Introduction: Panopticon Lamp
Paper or the very thin wood (1/8 inch or less)
Lighting Gels (I used a sample book I picked up at a lighting store)
Coin cases for 3V batteries
Solder & Soldering Tools
2-4 Magnets (small and strong preferable)
Hot Glue + Gun
Laser Cutter ( not NEEDED but very helpful with more complex designs)
Step 1: The Lamp Structure
I made my lamp's caged structure using Jennifer Jacob's Codeable Objects Processing Library.
If you have never installed a Processing library before, read the text below-- if you have, go ahead and install Codeable Objects, available on here: https://github.com/pixelmaid/Codeable_Objects
Download and install Processing
You will need to download the Processing IDE (which is free), here: http://processing.org/download/ For tips on how to install processing after you’ve downloaded it, check out this page:http://processing.org/learning/gettingstarted/. Follow the instructions on installation, based on your operating system.
Download the Codeable Objects library
Processing’s functionality can be augmented by user created libraries. Codeable Objects is one such library that we created to facilitate this project. You can download the library here:http://jenniferj.net//heroworship/wp-content/uploads/code/codeableObjects.zip
Locate the Processing sketchbook
This is the default directory of all of your Processing sketches. On a mac, this will usually be: /Users/Username/Documents/Processingon a PC, it’s probably: c:/My Documents/Processing/. You will need to place the Codeable Objects library in this directory. It should automatically have been created when you installed Processing. In this directory, there should exist a folder called “libraries”. Unzip the codeableObjects.zip file and place the resulting directory here.
If you are having trouble, check out the link below for more instructions:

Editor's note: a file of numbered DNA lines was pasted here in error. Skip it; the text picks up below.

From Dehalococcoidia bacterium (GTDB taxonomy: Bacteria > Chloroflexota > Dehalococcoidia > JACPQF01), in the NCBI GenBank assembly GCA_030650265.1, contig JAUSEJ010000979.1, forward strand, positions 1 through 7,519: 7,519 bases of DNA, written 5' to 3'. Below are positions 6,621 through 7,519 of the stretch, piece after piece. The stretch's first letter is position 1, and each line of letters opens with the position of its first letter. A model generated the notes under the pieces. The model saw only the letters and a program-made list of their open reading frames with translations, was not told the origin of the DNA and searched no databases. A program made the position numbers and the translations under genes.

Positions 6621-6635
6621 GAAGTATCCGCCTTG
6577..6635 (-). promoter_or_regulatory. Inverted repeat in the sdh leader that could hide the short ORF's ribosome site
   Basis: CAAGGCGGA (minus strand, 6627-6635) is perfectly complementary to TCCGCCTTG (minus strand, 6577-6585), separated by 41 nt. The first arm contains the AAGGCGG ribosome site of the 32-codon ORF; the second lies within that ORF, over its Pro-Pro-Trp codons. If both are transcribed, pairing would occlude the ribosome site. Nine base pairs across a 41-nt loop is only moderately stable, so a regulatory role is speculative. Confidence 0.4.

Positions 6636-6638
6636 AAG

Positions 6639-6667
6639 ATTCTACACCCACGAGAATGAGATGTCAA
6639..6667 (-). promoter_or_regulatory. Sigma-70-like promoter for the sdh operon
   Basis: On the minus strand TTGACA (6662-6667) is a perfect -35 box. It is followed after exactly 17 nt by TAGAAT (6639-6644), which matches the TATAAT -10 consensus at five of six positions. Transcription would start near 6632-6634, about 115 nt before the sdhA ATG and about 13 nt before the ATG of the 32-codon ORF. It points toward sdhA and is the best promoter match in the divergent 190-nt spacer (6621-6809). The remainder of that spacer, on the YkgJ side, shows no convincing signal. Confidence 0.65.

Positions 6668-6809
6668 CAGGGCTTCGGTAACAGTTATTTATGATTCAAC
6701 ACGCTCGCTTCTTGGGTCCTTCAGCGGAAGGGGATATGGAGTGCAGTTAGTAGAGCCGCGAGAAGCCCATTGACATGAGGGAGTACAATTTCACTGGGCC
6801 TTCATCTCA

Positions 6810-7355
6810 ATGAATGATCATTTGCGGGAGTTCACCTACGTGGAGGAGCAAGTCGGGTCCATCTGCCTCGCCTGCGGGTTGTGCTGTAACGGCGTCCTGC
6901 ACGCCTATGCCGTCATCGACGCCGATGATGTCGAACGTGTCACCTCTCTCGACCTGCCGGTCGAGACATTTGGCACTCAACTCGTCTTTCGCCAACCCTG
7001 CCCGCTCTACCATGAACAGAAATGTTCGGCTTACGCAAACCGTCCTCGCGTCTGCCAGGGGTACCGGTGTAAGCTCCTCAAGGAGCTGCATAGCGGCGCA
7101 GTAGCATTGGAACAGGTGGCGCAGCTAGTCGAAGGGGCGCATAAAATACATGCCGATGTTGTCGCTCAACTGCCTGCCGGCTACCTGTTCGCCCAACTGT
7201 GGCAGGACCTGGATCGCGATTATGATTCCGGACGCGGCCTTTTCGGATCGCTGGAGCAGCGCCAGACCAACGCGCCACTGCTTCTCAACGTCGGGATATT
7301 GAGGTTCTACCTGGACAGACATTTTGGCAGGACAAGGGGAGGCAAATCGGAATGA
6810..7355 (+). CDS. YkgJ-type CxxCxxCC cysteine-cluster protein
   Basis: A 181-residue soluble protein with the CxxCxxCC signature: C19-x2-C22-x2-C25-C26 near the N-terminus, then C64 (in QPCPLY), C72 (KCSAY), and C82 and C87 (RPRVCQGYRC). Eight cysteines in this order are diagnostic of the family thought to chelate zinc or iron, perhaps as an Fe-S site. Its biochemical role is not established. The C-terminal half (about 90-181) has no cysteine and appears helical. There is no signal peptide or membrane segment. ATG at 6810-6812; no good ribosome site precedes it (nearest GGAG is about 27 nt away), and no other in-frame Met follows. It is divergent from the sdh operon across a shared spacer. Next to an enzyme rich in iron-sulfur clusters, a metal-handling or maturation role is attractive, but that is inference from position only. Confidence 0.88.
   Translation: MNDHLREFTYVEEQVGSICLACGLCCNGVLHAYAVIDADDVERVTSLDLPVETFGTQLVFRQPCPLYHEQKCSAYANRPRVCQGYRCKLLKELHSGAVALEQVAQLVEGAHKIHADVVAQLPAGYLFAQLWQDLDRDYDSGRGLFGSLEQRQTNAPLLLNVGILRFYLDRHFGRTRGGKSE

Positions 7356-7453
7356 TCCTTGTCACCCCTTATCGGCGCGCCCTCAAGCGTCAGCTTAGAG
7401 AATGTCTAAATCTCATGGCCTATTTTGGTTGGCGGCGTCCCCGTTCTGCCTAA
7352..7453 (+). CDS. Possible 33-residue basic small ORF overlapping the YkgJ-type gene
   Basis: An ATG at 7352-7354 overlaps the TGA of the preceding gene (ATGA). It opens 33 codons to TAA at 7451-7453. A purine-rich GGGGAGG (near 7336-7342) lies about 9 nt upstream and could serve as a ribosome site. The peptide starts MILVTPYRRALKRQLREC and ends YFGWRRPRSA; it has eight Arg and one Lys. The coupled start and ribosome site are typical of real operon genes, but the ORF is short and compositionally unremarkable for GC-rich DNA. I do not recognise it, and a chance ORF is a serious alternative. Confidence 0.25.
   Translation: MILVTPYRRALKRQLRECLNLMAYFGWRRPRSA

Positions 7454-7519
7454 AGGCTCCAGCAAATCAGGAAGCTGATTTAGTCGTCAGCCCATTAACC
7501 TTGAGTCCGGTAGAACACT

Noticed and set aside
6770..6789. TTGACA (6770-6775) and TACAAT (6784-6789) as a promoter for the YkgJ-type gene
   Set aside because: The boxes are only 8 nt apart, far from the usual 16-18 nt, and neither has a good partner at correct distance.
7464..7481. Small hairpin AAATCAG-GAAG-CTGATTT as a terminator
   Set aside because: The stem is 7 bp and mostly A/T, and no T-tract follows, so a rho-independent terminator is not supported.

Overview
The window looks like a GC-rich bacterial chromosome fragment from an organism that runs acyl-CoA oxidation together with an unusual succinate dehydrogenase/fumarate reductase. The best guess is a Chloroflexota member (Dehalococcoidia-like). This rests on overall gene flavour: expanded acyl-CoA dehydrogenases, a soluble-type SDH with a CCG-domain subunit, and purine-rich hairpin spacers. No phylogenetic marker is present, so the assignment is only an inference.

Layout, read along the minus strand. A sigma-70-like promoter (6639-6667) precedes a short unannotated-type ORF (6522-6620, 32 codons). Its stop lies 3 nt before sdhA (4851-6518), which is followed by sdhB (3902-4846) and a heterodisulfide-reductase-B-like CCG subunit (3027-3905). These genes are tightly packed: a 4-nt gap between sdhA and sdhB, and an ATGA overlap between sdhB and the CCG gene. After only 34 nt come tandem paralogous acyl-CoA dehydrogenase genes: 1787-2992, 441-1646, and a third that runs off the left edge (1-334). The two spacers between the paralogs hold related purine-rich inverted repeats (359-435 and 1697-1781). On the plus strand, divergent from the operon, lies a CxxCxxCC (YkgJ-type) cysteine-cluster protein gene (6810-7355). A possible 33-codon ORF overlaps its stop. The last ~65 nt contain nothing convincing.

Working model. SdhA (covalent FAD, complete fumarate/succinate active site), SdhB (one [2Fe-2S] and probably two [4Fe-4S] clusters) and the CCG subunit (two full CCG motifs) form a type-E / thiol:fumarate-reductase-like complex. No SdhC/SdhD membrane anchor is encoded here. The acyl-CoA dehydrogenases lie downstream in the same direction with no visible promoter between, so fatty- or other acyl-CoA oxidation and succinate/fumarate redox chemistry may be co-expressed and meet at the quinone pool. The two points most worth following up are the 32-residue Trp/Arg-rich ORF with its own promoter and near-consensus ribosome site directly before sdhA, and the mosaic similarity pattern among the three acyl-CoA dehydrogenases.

Step 2: The Laser Cut File
Mess with the sliders in the Processing codeable objects example sketch to change the variables of your lamp design. Once you are satisfied, hit the save button on the bottom left and view the pdfs of your lamp design in the same folder as the example sketch within the codeable objects library.
Open your lamp files in Illustrator and format them to your laser cutter's standards. For mine, blue lines at .001 stroke mean cut, so I highlighted the whole plan and made it 255 Blue with no other color, and all the strokes at .001.
Once the file is prepared, you are ready to use the laser cutter. This should be as simple as opening your file, pressing print, and altering some settings depending on the material you are cutting. Watch the laser carefully so you can add more power if it isn't cutting all the way through your material. If you are using paper, put some weights down to make sure it doesnt fly away!
Step 3: Prototyping & Gels
Make a few lamps to find out which structure suits you best!
Begin to add your theatrical gels to the inside of the lamp with the glue gun. These gels will make your lamp emit filtered light and add some color to your frame.
Step 4: Constructing the Circuit & Switch
Place your circuit down with tape before soldering so that you can test your traces and LEDs to make sure it all works.
Lay the batteries down first. The number of batteries you need depends on the number of LEDs you use. As soon as you notice the light from them dimming, add another source of power (aka another 3v battery). Lay down copper tape from the positives and negatives of the battery (dont let them intersect or touch!) and solder the tape at the spots where you may have torn them for the corners. IMPORTANT: Leave a couple gaps where your switch will close the circuit! Yes, leave one or two gaps in your tape so that the circuit is incomplete at some parts. It should be somewhat like this:
+3V battery-------- (gap) ----------led-------led
I marked my negative strip with green dashes so I wouldn't get confused.
Connect your LEDs to the circuit behind the gap which is NOT connected to the power source. I used two batteries to light the leds, and four magnets for the switch. A strip of copper tape was added to the magnets so they’d lock the circuit closed when in place.
test your switch before soldering anything- make sure the LEDs close when you pass the magnet over the gap. The copper tape should be in a strip so that it creates the path for the positive electrons to flow through and light the LEDs.
Solder everything (batteries to copper, copper corners, LEDs to copper) except the magnets.
Step 5: Gluing It All Together
Glue your lamp closed so it matches your original intended design. It should look finished!
With the switch, the LEDs should turn on and off as you move the magnet over the gap in the circuit.
Congratulations on your new DIY Lamp!